It is believed that Vietnam has a high rate of deformities due to dioxin, or "agent orange", an extremely toxic chemical used by the USA during the "Vietnam War".

Most of these children come from poor rural areas where the chemical still remains in the fertile soil.

"The use of Agent Orange (named after the orange stripes on the canisters that contained one of the most toxic forms of dioxin) began in 1962 when President John F. Kennedy and Secretary of Defense Robert McNamara, encouraged by President Diem, sought radical solutions to dealing with Viet Cong guerrillas. Their aim was to destroy crops and defoliate forest in order to deprive the Viet Cong of both their food supply and hideouts. By 1967, 1.5 million acres were being doused annually, ravaging rubber and coconut plantations as well as half the Mekong Delta's mangrove forest, and inadvertently hitting fruit orchards due to wind drift and vaporization. In total, an estimated 20 million gallons of the defoliant were sprayed from planes, helicopters, or armored cars.

Side-effects Laboratory studies made in 1969 established a link between Agent Orange and birth defects, and two years later the use of chemical defoliants was stopped. But it was too late. By then some 5 million acres of forest had defoliated, half of which remains unrestored today. Dioxin accumulated from repeated spraying entered the ecosystem of Vietnam, while tens of thousand of troops on both sides had been exposed to the chemical. Not least, Vietnamese birth defects are now double those of neighboring countries. Scientific surveys, continue to uncover side-effects, the latest (1996) documenting the high proportion of children with spina bifida born to Vietnam veterans.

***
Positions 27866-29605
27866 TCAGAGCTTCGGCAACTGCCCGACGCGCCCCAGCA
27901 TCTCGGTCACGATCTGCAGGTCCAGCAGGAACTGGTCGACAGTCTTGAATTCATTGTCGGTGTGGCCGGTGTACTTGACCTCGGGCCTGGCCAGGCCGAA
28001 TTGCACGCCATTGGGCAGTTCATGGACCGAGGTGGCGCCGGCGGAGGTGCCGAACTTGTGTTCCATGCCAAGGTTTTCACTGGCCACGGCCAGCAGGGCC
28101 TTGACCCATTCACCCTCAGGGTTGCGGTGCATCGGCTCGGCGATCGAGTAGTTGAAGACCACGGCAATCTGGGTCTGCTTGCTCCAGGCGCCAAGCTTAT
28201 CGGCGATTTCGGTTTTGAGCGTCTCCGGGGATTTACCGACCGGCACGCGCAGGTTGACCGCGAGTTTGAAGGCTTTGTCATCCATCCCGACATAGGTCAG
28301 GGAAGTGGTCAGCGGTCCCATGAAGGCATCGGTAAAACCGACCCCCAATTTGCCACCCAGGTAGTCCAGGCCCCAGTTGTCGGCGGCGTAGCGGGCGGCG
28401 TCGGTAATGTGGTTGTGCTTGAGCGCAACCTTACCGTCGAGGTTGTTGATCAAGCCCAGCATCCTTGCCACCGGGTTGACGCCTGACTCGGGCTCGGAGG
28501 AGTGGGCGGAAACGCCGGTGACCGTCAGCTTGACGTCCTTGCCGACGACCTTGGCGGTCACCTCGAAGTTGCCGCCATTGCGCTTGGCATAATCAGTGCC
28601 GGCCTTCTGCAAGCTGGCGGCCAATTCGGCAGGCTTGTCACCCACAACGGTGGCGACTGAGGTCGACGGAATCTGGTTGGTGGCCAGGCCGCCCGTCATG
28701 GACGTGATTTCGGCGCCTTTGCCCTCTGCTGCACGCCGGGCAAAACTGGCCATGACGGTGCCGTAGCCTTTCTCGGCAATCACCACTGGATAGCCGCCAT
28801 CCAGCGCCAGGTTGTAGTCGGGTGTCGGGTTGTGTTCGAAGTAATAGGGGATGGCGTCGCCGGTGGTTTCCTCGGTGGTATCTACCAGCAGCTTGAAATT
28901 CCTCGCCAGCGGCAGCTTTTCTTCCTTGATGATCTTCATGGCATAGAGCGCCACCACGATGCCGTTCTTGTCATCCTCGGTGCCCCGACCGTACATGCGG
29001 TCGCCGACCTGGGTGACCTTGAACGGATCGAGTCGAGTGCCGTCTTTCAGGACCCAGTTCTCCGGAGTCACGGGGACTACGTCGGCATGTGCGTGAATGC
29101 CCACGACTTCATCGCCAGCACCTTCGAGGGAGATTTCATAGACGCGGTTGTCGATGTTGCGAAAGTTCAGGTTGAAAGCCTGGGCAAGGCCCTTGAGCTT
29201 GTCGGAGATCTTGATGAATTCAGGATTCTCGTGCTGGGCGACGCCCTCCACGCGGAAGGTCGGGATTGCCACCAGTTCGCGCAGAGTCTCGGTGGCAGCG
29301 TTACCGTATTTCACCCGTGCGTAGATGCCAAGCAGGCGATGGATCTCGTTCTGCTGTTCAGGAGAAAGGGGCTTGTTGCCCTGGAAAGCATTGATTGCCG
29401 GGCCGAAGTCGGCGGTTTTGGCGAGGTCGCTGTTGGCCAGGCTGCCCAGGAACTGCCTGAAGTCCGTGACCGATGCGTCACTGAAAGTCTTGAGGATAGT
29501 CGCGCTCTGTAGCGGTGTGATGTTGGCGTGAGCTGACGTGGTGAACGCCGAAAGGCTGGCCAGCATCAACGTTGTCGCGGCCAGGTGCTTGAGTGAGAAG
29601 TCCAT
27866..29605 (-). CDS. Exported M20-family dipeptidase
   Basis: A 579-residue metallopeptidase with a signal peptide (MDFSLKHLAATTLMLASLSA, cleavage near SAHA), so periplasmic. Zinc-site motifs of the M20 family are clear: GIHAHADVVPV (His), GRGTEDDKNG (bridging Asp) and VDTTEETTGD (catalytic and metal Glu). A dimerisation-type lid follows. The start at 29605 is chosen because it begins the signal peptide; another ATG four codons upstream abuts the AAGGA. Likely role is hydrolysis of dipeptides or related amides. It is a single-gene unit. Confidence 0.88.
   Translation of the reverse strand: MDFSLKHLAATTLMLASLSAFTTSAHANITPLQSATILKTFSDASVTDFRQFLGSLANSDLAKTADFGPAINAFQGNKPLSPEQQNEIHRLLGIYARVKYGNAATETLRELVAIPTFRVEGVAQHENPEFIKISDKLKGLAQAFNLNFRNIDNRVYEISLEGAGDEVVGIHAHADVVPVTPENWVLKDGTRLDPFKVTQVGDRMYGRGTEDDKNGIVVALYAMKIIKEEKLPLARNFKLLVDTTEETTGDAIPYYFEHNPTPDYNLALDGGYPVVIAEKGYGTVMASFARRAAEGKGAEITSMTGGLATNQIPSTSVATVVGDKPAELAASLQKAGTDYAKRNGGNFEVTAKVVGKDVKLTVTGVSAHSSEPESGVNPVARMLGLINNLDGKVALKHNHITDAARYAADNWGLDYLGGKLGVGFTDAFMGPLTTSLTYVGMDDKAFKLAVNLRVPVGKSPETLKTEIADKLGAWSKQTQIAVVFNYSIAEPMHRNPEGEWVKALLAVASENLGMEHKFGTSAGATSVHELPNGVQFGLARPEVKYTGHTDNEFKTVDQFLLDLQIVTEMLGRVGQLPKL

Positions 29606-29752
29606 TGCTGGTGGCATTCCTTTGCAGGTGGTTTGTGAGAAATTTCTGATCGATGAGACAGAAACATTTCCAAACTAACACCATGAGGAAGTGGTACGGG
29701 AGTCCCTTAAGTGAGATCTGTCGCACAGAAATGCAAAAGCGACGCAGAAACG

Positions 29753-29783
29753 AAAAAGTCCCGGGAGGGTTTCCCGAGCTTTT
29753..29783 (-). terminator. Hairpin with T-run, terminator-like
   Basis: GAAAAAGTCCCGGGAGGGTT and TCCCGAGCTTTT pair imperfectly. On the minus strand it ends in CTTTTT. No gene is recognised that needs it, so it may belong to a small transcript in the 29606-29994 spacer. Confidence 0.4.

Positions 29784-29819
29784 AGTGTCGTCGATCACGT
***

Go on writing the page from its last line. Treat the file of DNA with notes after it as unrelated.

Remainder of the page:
Other spinoffs of Agent Orange include nerve and urological disorders, skin diseases, and soft-tissue cancers. In 1984 a $240 million settlement was made to Agent Orange victims in the United States, New Zealand, Australia, and Canada (excluding South Korea, the second-largest foreign contingent), but many are still fearful of long-term reproduction in their children."

(above excerpts from page 204, "Fodor's: Exploring Vietnam" Copyright, 1998)

We came across this child in a Cambodian village in the Mekong Delta.

His parents probably ingested dioxin indirectly from a daily diet of fruits and vegetables grown in this region.
The toddler is missing several toes, but the effects are mainly cosmetic.

He is fortunate that it doesn't affect his basic motor skills and actually moves around quite well.

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